The traps in TRII induce far more panic than those of the original. Boulders chase you between crushing spiked walls and your oxygen threatens to run out when you're 40 fathoms deep. Lara must run, leap, and ferret out hidden switches to avoid ever-present death.
That's okay, because Croft gets crafty with an amazing number of moves. In addition to her trademark leaps and jumps and a cool breaststroke, she's acquired the ability to climb structures and to drive vehicles, too. She still has auto-aiming, but her arsenal received an impressive upgrade, including dual Uzi submachine guns, a harpoon gun, and an M-16 automatic rifle in addition to her regular two-gun rig.
The Way She Moves
All this is ably managed by the workmanlike controls, which do a good job of handling Lara's massive repertoire of moves. However, TRII is for experts. Unlocking the mechanics of Lara's physique requires patience, skill, and practice, practice, practice.
Lara possesses so much freedom of movement that making her perform precise moves when time is tight (such as picking up ammo before sliding walls crush you) requires such exact position ing that it can be slow, ponderous, and often fatal. Come armed with a spacious memory card, and save often.
Tomb Raider the Movie
Lara's look is killer. The impressive animation for her moves is stunningly life-like. The handy auto-moving game cam enables you to scan the surrounding terrain 180 degrees. And the computer-generated story cinemas between levels are so sweet, they're a true reward for completing a stage.
All is not perfect in graphics city, however. There's noticeable clipping (that is, walls that appear solid from one angle appear pixel-thin from another). Also, as in the first TR, the awkward position of the game cam can force you to fight blind. But the overall visual presentation is so fine, such flaws rightfully qualify as nitpicking.
In the audio department, Tomb II masters the minimalist approach. Effects and voice are used sparingly but well, and music only plays for clues and cues during game-play. During the story cinemas, however, the audio pumps pure symphonic force.
Tomb Raider II is an awesome adventure game. By the time Lara asks, "Haven't you seen enough?" you'll know the answer...No! Long after you beat TRII, there'll be only one thing on your mind...Tomb Raider III.
- Tigers and other land-based foes do not like water.
- When you reach 40 fathoms, swim away from the mini sub, follow the wreckage, and enter the sunken sub near the anchor at the tail.
- Sometimes Lara sees danger before you do. When she aims her weapons, just fire.
- When Lara jumps, she nails every landing. Use that to position her for quick grabs.
Tomb Raider ll's lifelike animation, gorgeous computer-generated cinemas, lusciously detailed character graphics, and scenic backgrounds are enough to overcome that darned moving cam that sometimes obscures gameplay.
You get what you need during the gameplay, and a movie-style score during the story sequences.
Lara pulls amazing moves; however, moving her quickly to avoid being trapped can be as cumbersome as it was in the first game.
Tomb's a gas and a half for experts. If you're not a pro, you'll be one after beating this tough but mesmerizing game.
When Lara Croft first appeared on the gaming scene a little over a year ago, she took the action gamers by storm with a mix of as-yet-unseen graphics on the PC (including being among the very first to pioneer 3Dfx technology), amazing and complex gameplay and design, and a figure that made her look like Barbie's more well-endowed sister. The result was a runaway success for then-small Eidos and an almost cult-like following of Lara fans who couldn't wait for her return.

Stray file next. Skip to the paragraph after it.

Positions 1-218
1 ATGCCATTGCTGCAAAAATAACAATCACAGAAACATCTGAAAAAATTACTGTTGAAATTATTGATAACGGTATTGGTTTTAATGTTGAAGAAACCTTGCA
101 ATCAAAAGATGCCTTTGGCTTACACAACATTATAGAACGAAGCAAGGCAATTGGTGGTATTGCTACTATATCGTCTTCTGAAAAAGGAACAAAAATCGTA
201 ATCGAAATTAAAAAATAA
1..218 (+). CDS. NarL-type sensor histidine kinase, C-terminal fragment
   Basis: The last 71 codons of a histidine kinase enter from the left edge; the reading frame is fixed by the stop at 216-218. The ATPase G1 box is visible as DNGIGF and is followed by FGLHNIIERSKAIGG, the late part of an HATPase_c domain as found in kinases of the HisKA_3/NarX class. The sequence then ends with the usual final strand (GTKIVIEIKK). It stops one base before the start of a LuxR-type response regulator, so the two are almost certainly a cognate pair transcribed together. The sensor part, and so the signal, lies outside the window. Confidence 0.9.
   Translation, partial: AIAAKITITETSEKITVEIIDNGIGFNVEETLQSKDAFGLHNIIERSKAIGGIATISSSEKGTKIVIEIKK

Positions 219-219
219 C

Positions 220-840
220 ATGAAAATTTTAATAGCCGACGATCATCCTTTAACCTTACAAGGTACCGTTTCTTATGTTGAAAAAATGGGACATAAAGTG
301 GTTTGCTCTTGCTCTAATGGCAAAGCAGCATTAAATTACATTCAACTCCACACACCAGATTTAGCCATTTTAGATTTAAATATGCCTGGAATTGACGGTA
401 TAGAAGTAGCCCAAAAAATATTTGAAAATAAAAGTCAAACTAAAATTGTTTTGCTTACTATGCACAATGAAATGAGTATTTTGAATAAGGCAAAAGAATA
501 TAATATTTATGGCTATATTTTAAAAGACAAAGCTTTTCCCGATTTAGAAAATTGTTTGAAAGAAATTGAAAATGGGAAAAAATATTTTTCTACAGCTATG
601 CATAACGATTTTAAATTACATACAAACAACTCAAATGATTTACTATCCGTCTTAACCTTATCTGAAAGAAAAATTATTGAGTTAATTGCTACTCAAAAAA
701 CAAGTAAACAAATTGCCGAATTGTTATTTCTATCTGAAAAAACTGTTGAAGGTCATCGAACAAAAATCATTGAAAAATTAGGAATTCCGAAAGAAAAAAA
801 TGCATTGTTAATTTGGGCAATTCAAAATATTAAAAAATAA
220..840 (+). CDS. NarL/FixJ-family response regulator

Well, the wait is over, and the second incarnation of Lara is even prettier to look at than the first (and Lara's wardrobe even more revealing), yet the game itself has lost something. It may be, in part, that others have caught up with the technology, but after many hours of painstakingly guiding Lara through the dangers of China, Venice, sunken ships, and ancient temples, I can honestly say that Tomb Raider 2 just isn't as much fun as the original.
I suppose I'll be branded as some sort of heretic for saying anything against Eidos' buxom beauty, but frankly, Tomb Raider 2 is too hard, and this is where it comes up short against the original. In Tomb Raider, you could always puzzle your way through a difficult spot, and while it was at times frustrating, it was never seemingly impossible; when you at last solved a puzzling level you had a feeling of satisfaction. In Tomb Raider 2, after being killed time after time after time, I just wanted to quit the game and go play something more enjoyable.
A busty woman in a wetsuit is all you'd expect from the Sports Illustrated swimsuit issue, but in a game, you want, well, satisfaction.
I will say this: Tomb Raider 2 blows away just about anything else in the genre in terms of graphical sophistication, nifty gadgets, cool level design and computer AI. You just have to have a great deal of time, patience, and manual dexterity to get very far (and ultimately a walkthrough will be the last refuge of 99% of those who want to see Lara through to the final showdown).
As in Tomb Raider, the objective in Tomb Raider 2 is to seek out fame, fortune, and danger while exploring ruins, temples, sunken ships, mazes, and the like. You're basically a much more attractive Indiana Jones, and instead of Nazis, you're up against wild animals and sword-, baseball bat-, and harpoon-wielding ne'er-do-wells. What's added in Tomb Raider 2 is more moves for Lara (you can climb walls, shimmy along ledges, swim underwater, do back flips, swan dives -- just about any move you can think of), plus, in Tomb 2, you get to try your hand at a number of different vehicles, including motor boats and snowmobiles. It's quite a rush, and quite a bit of work getting a handle on how to make Lara do everything she's capable of (I still maintain that she has too much, ah, ballast to dive underwater as effectively as she does, but that's another story), and this can end up being a major frustration in the heat of battle.